Ancient Monuments

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Bowl barrow on Canford Heath 300m east of Alhambra

A Scheduled Monument in Merley & Bearwood, Poole

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Latitude: 50.7717 / 50°46'18"N

Longitude: -1.9642 / 1°57'51"W

OS Eastings: 402617.124372

OS Northings: 96899.046308

OS Grid: SZ026968

Mapcode National: GBR 43C.G7F

Mapcode Global: FRA 67S1.LKS

Entry Name: Bowl barrow on Canford Heath 300m east of Alhambra

Scheduled Date: 20 January 1932

Last Amended: 14 July 1999

Source: Historic England

Source ID: 1018489

English Heritage Legacy ID: 31060

County: Poole

Electoral Ward/Division: Merley & Bearwood

Built-Up Area: Merley

Traditional County: Dorset

Lieutenancy Area (Ceremonial County): Dorset

Church of England Parish: Canford Magna

Church of England Diocese: Salisbury


The monument includes a bowl barrow, 300m east of Alhambra, part of a
dispersed group of barrows on Canford Heath.
The barrow has a mound 15m in diameter and 1.3m high with a depression in the
top indicating that it may have been excavated in the past. Surrounding the
mound is a quarry ditch from which material to construct it was derived. This
is visible as a depression up to 2m wide. Surface digging up to the edge of
the ditch on the northern, western and southern sides have reduced the ground
level on these sides leaving a narrow bank which gives the false impression of
an outer earthwork.

The site of the monument is shown on the attached map extract.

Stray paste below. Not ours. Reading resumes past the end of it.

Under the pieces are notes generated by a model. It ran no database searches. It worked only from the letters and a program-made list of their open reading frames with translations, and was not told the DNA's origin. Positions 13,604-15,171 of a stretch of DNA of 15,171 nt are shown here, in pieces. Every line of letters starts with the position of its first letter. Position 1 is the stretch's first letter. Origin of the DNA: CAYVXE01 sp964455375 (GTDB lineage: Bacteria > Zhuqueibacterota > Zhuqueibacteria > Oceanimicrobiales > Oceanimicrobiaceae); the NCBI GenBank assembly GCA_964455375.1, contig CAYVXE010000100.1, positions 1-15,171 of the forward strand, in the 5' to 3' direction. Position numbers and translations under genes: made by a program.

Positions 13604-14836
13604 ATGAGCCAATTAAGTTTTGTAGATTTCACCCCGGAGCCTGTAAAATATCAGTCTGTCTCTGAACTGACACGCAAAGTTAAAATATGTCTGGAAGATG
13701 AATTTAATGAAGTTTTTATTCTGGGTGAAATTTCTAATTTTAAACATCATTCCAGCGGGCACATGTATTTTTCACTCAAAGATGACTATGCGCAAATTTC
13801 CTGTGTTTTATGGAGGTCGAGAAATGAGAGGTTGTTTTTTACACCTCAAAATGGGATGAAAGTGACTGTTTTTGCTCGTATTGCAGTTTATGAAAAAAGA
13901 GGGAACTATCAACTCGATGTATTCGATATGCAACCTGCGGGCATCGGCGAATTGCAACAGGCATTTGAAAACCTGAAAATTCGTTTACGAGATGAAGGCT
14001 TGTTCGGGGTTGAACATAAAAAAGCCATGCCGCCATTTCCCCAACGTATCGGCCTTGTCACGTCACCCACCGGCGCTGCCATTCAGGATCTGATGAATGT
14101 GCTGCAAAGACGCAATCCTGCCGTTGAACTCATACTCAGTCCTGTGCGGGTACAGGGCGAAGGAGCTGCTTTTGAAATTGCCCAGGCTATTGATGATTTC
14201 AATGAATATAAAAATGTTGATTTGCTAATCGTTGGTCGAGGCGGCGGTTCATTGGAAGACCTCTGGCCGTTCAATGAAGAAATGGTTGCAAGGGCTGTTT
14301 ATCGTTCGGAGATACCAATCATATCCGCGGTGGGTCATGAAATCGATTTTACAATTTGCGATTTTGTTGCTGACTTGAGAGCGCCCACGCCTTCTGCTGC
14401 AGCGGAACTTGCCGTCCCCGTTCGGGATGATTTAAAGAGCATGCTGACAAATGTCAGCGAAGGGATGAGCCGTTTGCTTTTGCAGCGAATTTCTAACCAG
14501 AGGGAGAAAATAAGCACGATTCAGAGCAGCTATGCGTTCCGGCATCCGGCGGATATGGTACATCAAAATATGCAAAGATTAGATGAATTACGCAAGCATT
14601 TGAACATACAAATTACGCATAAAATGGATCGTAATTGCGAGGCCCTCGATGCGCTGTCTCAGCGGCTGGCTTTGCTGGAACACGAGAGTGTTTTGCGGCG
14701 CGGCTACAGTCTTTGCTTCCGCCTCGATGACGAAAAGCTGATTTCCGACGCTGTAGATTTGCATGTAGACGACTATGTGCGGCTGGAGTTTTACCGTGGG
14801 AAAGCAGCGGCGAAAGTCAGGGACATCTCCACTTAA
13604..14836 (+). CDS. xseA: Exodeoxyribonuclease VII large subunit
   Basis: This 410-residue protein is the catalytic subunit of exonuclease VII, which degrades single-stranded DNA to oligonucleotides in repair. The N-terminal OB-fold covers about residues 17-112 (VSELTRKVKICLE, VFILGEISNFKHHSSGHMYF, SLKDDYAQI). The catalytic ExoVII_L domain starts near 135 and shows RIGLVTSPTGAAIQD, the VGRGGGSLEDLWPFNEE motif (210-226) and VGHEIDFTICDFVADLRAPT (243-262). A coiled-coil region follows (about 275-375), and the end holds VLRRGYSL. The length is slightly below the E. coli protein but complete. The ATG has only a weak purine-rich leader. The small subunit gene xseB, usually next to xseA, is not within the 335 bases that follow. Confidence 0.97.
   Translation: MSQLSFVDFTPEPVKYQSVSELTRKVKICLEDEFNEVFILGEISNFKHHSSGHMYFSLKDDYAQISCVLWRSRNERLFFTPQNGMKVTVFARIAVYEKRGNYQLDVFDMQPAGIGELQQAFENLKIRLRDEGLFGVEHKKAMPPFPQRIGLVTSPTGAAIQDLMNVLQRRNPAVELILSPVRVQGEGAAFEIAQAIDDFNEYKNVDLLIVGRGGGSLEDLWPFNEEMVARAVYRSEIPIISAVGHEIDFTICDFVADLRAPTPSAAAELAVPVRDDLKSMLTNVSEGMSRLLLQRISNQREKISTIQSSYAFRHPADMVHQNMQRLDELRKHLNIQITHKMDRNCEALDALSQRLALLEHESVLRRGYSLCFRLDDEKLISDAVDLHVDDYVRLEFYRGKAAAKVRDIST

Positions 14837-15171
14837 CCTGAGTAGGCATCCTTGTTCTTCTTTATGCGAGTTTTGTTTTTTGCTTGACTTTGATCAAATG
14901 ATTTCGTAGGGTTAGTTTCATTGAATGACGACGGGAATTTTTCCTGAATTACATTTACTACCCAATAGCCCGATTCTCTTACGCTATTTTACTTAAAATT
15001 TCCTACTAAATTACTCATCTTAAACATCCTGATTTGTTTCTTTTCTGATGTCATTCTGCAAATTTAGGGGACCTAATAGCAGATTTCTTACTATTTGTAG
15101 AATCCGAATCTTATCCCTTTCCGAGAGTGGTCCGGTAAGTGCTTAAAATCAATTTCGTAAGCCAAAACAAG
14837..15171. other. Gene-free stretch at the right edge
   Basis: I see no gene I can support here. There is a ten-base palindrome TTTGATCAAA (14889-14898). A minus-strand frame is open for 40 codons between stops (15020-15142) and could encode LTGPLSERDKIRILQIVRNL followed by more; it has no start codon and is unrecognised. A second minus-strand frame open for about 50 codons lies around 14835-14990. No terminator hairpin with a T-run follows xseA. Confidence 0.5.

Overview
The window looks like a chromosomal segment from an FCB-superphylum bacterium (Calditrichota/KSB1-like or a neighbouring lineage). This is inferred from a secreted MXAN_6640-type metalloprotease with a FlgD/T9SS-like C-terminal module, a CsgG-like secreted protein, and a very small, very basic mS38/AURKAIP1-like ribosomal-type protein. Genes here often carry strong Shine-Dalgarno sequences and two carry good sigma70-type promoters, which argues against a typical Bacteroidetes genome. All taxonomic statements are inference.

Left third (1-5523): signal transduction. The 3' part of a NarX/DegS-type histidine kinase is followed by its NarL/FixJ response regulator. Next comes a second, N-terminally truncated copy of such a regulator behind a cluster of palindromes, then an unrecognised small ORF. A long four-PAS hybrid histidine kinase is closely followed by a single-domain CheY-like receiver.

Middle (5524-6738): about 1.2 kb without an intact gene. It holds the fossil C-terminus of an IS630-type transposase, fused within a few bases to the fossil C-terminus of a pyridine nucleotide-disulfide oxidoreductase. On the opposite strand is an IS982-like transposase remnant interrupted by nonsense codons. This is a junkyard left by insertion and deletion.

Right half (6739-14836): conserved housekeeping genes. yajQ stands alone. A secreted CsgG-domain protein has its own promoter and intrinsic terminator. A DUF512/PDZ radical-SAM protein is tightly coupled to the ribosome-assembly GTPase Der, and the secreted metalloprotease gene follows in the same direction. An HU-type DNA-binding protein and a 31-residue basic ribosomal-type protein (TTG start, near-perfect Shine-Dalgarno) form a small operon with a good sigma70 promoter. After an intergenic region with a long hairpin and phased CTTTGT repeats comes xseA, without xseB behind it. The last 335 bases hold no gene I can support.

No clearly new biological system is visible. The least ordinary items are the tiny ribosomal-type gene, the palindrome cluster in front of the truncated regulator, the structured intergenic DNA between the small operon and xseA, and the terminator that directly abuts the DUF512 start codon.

It includes a 2 metre boundary around the archaeological features,
considered to be essential for the monument's support and preservation.

Source: Historic England

Reasons for Scheduling

Bowl barrows, the most numerous form of round barrow, are funerary monuments
dating from the Late Neolithic period to the Late Bronze Age, with most
examples belonging to the period 2400-1500 BC. They were constructed as
earthen or rubble mounds, sometimes ditched, which covered single or multiple
burials. They occur either in isolation or grouped as cemeteries and often
acted as a focus for burials in later periods. Often superficially similar,
although differing widely in size, they exhibit regional variations in form
and a diversity of burial practices. There are over 10,000 surviving bowl
barrows recorded nationally (many more have already been destroyed), occurring
across most of lowland Britain. Often occupying prominent locations, they are
a major historic element in the modern landscape and their considerable
variation of form and longevity as a monument type provide important
information on the diversity of beliefs and social organisations amongst early
prehistoric communities. They are particularly representative of their period
and a substantial proportion of surviving examples are considered worthy of

The bowl barrow on Canford Heath 300m east of Alhambra is a well preserved
example of its class and will contain archaeological remains providing
information about Bronze Age burial practices, economy and environment.

Source: Historic England

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